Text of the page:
Jean-Jacques Cornish

Is Grace Mugabe now considered a fugitive in South Africa?

Zimbabwe’s First Lady Grace Mugabe is back in Harare after being accused of assaulting a woman in Johannesburg.

Police Minister Fikile Mbalula incorrectly told reporters Mugabe had handed herself over to South African authorities.

Police are now saying that no warrant of arrest has been issued against Mugabe.

Grace Mugabe allegedly assaulted 20 year Gabriella Engels with an electrical extension cable on Sunday after finding the woman, who is described as a model, in an upmarket Sandton hotel room with her sons Robert and Chatunga.

Engels laid charges and told reporters she did not know the men in the room were Robert Mugabe’s sons.

Police Minister Fikile Mbalula said the First Lady was cooperating in the matter and had turned herself into authorities, insisting that she would be charged

Reporters rushed to the Randburg magistrates’ court where Mbalula  told them Grace Mugabe would appear.

A police source said she would be charged with assault with intent to do grievous bodily harm.

The court closed for the day without this happening and police spokesman Vish Naidoo said no arrest warrant had been issued against Mugabe.

He would respond to reporters questions about whether Mugabe was now considered a fugitive in South Africa.

Authorities in Zimbabwe dismissed the incident as a media attempt to tarnish the first family.

Mugabe was in South Africa for medical treatment to her foot after what is described as a freak accident.

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Jean-Jacques Cornish is a journalist and broadcaster who has been involved in the media all his adult life.

Starting as a reporter on his hometown newspaper, he moved briefly to then Rhodesia before returning to South Africa to become a parliamentary correspondent with the South African Press Association. He was sent to London as Sapa’s London editor and also served as special correspondent to the United Nations. He joined the then Argus group in London as political correspondent.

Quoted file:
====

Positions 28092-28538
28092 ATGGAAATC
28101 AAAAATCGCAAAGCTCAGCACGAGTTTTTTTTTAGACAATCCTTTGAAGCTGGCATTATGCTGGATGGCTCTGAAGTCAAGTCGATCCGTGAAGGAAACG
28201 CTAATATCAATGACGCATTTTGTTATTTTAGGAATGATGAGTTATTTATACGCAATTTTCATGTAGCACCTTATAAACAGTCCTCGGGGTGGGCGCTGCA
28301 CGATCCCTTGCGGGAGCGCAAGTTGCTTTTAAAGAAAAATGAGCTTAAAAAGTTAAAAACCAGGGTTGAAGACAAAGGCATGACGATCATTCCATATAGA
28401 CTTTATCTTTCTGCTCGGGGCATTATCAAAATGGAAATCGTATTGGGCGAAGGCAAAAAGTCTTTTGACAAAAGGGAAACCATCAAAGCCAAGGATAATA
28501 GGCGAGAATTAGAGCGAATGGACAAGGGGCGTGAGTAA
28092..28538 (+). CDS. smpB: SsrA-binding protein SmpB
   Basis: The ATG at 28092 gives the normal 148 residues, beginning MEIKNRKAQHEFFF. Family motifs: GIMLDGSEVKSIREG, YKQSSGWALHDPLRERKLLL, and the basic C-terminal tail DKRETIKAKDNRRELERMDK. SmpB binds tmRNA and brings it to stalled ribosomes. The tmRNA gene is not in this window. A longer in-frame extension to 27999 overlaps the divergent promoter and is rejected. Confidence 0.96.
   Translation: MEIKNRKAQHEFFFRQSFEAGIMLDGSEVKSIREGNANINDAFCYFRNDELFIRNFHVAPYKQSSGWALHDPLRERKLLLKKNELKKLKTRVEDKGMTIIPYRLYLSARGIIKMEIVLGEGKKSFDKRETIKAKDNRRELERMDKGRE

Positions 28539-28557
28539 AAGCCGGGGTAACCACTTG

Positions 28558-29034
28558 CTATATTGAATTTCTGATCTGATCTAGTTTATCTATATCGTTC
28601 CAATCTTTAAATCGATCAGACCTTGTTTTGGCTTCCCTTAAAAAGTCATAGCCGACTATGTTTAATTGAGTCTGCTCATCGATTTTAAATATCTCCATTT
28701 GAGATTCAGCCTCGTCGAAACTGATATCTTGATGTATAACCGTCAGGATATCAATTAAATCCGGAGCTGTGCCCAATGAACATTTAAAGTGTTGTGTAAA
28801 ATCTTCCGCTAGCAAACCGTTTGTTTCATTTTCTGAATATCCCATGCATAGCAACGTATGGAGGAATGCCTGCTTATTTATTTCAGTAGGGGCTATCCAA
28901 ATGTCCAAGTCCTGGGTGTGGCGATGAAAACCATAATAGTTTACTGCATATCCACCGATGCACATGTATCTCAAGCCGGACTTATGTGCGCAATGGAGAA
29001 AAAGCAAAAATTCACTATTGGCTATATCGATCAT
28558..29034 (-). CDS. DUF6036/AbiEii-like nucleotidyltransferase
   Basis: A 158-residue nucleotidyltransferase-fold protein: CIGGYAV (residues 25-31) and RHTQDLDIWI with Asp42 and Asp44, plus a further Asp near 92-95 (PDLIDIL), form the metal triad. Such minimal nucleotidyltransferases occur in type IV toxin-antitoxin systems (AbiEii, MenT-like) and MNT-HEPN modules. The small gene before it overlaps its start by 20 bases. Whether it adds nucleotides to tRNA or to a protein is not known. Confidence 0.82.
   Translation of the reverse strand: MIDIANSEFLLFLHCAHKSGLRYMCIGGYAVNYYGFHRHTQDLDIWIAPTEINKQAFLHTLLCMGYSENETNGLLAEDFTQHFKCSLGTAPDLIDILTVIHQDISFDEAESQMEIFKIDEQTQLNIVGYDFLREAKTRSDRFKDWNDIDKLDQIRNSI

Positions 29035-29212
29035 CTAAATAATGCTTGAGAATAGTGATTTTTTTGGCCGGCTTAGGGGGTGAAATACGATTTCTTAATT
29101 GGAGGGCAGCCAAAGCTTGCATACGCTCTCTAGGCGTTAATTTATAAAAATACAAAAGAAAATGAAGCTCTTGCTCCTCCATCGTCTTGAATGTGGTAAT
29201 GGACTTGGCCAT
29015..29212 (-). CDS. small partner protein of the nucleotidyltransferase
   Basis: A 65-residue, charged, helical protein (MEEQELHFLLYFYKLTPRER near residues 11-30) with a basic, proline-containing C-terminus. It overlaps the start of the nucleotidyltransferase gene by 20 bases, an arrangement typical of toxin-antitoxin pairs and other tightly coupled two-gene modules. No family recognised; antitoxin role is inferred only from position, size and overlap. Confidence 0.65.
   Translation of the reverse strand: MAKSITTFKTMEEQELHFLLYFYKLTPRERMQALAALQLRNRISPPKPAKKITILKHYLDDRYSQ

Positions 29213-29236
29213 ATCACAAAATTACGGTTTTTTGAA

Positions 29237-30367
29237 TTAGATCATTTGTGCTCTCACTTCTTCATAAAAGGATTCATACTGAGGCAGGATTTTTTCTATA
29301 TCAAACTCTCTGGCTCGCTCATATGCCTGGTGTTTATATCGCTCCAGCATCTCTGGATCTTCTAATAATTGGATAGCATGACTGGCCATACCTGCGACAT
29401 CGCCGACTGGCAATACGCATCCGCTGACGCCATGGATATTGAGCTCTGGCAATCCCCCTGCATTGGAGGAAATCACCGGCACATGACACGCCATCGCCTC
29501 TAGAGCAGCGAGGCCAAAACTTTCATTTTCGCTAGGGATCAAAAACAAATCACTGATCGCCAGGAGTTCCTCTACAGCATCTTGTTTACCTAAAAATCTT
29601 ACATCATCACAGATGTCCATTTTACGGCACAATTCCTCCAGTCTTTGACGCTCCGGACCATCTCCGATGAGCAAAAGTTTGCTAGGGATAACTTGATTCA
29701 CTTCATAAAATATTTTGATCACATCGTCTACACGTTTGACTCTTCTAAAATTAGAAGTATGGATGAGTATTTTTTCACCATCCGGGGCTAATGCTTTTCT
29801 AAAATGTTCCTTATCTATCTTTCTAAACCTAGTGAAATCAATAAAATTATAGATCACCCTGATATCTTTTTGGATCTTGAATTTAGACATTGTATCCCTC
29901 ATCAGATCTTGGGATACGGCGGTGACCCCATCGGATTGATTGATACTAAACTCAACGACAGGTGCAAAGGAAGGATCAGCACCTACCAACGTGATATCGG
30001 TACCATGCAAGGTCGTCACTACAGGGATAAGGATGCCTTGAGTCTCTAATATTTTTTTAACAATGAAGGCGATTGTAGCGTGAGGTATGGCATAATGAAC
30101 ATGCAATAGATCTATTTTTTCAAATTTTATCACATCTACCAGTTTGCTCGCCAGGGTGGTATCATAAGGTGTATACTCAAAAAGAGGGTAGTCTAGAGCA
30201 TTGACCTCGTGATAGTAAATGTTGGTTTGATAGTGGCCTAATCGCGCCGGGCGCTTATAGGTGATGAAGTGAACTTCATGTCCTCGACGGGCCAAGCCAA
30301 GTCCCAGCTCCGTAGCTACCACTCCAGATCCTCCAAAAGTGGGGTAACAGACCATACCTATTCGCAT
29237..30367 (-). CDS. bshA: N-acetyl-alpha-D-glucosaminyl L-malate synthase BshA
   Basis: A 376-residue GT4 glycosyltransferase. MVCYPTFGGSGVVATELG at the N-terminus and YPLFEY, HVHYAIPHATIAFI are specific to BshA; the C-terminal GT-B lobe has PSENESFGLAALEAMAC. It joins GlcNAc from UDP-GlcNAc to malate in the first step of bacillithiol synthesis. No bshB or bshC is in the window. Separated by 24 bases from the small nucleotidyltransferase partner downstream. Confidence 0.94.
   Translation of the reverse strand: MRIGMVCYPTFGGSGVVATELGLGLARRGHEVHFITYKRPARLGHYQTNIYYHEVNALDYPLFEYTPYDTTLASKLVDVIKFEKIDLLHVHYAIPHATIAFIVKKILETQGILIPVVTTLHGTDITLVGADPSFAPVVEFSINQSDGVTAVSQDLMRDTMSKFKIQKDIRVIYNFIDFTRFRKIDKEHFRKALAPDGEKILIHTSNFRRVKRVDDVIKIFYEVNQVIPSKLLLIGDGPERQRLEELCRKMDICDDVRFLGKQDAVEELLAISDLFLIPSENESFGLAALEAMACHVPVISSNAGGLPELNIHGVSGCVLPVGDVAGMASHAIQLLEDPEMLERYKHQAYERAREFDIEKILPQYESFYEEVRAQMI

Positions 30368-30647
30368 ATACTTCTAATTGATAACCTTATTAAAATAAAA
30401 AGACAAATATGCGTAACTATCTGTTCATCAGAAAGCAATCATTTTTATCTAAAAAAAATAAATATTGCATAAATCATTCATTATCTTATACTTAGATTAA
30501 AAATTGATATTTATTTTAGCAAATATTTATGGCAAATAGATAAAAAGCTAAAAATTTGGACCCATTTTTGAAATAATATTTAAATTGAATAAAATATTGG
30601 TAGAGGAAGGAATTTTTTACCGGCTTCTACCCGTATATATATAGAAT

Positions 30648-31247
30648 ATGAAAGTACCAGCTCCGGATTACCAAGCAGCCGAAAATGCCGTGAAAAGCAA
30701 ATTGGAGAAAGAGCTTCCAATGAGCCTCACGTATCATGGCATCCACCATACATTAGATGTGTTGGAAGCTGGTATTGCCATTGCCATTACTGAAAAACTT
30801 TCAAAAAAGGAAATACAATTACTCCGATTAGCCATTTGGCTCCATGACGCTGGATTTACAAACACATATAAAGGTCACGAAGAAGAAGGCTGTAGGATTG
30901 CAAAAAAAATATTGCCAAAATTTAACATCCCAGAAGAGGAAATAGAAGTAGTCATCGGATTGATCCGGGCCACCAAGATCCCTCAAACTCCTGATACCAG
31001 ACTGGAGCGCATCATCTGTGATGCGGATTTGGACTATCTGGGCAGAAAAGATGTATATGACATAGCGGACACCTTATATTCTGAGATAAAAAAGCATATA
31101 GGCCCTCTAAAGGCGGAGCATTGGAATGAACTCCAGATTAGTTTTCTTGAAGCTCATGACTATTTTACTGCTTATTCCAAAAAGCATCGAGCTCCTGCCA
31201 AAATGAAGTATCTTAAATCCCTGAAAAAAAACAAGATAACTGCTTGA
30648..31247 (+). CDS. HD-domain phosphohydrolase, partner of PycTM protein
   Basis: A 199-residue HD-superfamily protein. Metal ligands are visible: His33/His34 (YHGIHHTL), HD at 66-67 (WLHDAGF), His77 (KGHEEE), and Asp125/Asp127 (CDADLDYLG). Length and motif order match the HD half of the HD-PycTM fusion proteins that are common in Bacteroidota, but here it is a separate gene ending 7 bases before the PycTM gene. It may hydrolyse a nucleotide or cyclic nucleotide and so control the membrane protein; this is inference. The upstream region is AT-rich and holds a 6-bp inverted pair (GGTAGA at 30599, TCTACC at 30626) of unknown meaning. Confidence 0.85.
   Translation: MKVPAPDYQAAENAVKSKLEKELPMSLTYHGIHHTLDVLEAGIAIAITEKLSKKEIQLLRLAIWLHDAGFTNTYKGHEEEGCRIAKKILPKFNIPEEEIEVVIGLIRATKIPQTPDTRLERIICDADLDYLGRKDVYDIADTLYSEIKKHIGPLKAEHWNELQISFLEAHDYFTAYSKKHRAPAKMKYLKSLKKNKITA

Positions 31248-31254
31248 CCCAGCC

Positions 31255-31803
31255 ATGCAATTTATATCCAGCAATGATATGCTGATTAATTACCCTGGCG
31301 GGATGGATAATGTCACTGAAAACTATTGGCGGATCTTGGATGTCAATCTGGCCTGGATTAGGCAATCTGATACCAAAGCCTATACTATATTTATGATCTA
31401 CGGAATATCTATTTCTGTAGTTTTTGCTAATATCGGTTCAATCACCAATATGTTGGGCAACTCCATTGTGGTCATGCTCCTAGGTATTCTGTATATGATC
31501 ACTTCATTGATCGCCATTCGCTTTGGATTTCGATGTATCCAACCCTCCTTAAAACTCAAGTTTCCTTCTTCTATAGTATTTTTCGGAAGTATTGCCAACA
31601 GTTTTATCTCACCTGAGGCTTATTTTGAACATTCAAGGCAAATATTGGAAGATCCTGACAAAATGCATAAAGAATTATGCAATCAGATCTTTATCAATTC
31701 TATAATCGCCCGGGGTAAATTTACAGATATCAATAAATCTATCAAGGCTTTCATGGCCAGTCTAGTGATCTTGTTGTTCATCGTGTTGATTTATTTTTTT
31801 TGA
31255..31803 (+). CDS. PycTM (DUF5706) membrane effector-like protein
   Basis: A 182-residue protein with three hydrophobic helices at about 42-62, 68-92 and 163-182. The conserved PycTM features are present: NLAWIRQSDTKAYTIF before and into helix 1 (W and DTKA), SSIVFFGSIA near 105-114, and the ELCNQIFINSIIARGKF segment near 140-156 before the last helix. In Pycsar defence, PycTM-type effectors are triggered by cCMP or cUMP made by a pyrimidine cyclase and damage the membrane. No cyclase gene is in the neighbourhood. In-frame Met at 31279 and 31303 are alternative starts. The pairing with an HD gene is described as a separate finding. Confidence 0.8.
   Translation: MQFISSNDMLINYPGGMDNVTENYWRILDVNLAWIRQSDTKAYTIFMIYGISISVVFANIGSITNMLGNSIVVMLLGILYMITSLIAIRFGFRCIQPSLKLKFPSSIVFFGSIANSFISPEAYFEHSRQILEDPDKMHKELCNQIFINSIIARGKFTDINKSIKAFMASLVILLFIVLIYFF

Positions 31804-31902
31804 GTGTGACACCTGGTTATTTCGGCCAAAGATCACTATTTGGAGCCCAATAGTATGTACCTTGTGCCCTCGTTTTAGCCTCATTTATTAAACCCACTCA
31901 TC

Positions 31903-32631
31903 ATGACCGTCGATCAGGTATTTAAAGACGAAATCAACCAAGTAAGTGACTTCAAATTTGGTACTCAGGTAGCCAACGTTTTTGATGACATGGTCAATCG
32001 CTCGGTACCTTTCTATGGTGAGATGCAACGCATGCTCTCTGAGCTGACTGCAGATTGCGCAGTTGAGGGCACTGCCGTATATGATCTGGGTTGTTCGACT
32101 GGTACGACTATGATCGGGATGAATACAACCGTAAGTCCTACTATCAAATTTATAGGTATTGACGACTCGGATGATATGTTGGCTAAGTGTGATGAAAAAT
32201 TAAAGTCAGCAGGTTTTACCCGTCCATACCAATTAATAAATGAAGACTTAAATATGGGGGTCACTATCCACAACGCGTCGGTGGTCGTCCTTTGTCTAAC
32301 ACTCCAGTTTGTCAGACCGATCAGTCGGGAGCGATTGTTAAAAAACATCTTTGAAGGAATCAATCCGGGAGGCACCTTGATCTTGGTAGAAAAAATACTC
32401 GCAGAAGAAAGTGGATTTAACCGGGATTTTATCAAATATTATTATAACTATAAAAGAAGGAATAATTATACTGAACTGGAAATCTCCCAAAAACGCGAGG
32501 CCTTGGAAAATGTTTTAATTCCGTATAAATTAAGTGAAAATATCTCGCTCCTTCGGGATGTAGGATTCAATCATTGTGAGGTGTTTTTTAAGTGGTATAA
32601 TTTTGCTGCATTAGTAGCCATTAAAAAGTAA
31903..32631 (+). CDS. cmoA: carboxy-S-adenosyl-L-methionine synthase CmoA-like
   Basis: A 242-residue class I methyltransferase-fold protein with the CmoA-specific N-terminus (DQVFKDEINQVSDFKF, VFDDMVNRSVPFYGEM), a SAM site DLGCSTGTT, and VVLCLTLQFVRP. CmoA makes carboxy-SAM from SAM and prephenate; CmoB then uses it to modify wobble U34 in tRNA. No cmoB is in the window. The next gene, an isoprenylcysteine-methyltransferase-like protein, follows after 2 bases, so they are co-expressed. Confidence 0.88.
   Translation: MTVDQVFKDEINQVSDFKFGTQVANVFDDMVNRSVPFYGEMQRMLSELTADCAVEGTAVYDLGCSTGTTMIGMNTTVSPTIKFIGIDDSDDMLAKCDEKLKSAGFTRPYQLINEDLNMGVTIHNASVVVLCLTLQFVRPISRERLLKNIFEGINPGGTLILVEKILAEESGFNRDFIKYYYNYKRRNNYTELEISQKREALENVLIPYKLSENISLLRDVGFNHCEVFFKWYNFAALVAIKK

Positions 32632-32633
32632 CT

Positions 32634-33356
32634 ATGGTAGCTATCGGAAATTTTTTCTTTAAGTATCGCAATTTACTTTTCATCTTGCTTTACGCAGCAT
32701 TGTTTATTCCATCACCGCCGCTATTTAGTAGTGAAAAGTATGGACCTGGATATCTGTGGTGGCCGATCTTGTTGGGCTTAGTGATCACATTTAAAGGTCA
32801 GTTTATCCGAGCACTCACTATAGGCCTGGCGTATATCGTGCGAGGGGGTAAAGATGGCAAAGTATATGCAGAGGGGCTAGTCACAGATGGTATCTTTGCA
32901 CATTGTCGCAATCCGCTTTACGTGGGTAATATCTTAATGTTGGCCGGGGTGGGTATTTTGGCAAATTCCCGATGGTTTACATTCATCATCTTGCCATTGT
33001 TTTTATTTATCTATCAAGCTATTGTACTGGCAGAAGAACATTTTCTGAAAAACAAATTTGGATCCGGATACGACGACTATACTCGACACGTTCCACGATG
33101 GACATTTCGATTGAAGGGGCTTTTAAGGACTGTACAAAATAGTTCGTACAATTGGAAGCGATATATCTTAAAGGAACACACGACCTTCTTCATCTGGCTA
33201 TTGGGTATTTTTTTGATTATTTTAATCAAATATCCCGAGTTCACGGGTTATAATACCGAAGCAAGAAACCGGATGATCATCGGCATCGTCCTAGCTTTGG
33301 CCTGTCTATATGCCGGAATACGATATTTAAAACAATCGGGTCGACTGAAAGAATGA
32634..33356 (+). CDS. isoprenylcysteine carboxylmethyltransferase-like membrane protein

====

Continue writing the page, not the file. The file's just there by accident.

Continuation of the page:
Returning to South Africa after 12 years abroad, he was assistant editor on the Pretoria News for a decade before becoming editor of the Star and SA Times for five years.

Since 1999 he’s been an independent journalist writing and broadcasting – mainly about Africa – for Talk Radio 702 and 567 Cape
Talk, Radio France International, PressTV, Radio Live New Zealand, Business Day, Mail & Guardian, the BBC, Agence France Press,
Business in Africa, Leadership, India Today, the South African Institute for International Affairs and the Institute for Security Studies.

He has hosted current affairs talk shows on Talk Radio 702 and 567 Cape Talk. He appears as an African affairs pundit on SABC Africa and CNBC Africa.
He lectured in contemporary studies to journalism students at the Tshwane University of Technology and the University of Pretoria.

He speaks on African affairs to corporate and other audiences.
He has been officially invited as a journalist to more than 30 countries. He was the winner of the 2007 SADC award for radio journalism.

He’s been a member of the EISA team observing elections in Somaliland, Democratic Republic of Congo, Madagascar, Zimbabwe, Egypt and Tunsiai.

In October 2009 he headed a group of 39 African journalists to the 60th anniversary celebrations of the Peoples’ Republic of China.

In January 2010 he joined a rescue and paramedical team to earthquake struck Haiti.

He is immediate past president of the Alliance Francaise of Pretoria.

Jean-Jacques is a director of Giant Media. The company was given access to Nelson Mandela in his retirement years until 2009.
He is co-producer of the hour-long documentary Mandela at 90 that was broadcast on BBC in January 2009.